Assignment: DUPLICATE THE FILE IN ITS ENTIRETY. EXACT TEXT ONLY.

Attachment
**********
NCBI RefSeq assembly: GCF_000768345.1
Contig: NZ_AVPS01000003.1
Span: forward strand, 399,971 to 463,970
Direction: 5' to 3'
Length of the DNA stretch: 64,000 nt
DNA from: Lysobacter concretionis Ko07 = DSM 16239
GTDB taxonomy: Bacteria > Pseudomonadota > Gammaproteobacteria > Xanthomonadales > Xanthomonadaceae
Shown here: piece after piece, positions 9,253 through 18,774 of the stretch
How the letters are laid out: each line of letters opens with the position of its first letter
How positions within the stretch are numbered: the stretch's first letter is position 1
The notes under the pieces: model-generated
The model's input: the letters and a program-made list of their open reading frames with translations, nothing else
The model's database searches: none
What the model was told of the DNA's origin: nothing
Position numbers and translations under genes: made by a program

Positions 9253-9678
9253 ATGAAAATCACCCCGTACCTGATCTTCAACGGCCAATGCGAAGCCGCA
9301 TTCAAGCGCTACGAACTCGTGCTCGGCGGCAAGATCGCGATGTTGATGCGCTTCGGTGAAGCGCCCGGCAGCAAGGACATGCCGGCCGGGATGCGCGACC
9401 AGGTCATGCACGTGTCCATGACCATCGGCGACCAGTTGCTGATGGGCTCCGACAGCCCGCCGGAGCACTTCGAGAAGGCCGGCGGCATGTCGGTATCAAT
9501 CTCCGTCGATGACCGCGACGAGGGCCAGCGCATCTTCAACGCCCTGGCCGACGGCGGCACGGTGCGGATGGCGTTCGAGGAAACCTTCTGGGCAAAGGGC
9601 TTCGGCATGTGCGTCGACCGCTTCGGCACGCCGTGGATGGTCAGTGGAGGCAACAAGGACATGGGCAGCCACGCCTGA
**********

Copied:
NCBI RefSeq assembly: GCF_000768345.1
Contig: NZ_AVPS01000003.1
Span: forward strand, 399,971 to 463,970
Direction: 5' to 3'
Length of the DNA stretch: 64,000 nt
DNA from: Lysobacter concretionis Ko07 = DSM 16239
GTDB taxonomy: Bacteria > Pseudomonadota > Gammaproteobacteria > Xanthomonadales > Xanthomonadaceae
Shown here: piece after piece, positions 9,253 through 18,774 of the stretch
How the letters are laid out: each line of letters opens with the position of its first letter
How positions within the stretch are numbered: the stretch's first letter is position 1
The notes under the pieces: model-generated
The model's input: the letters and a program-made list of their open reading frames with translations, nothing else
The model's database searches: none
What the model was told of the DNA's origin: nothing
Position numbers and translations under genes: made by a program

Positions 9253-9678
9253 ATGAAAATCACCCCGTACCTGATCTTCAACGGCCAATGCGAAGCCGCA
9301 TTCAAGCGCTACGAACTCGTGCTCGGCGGCAAGATCGCGATGTTGATGCGCTTCGGTGAAGCGCCCGGCAGCAAGGACATGCCGGCCGGGATGCGCGACC
9401 AGGTCATGCACGTGTCCATGACCATCGGCGACCAGTTGCTGATGGGCTCCGACAGCCCGCCGGAGCACTTCGAGAAGGCCGGCGGCATGTCGGTATCAAT
9501 CTCCGTCGATGACCGCGACGAGGGCCAGCGCATCTTCAACGCCCTGGCCGACGGCGGCACGGTGCGGATGGCGTTCGAGGAAACCTTCTGGGCAAAGGGC
9601 TTCGGCATGTGCGTCGACCGCTTCGGCACGCCGTGGATGGTCAGTGGAGGCAACAAGGACATGGGCAGCCACGCCTGA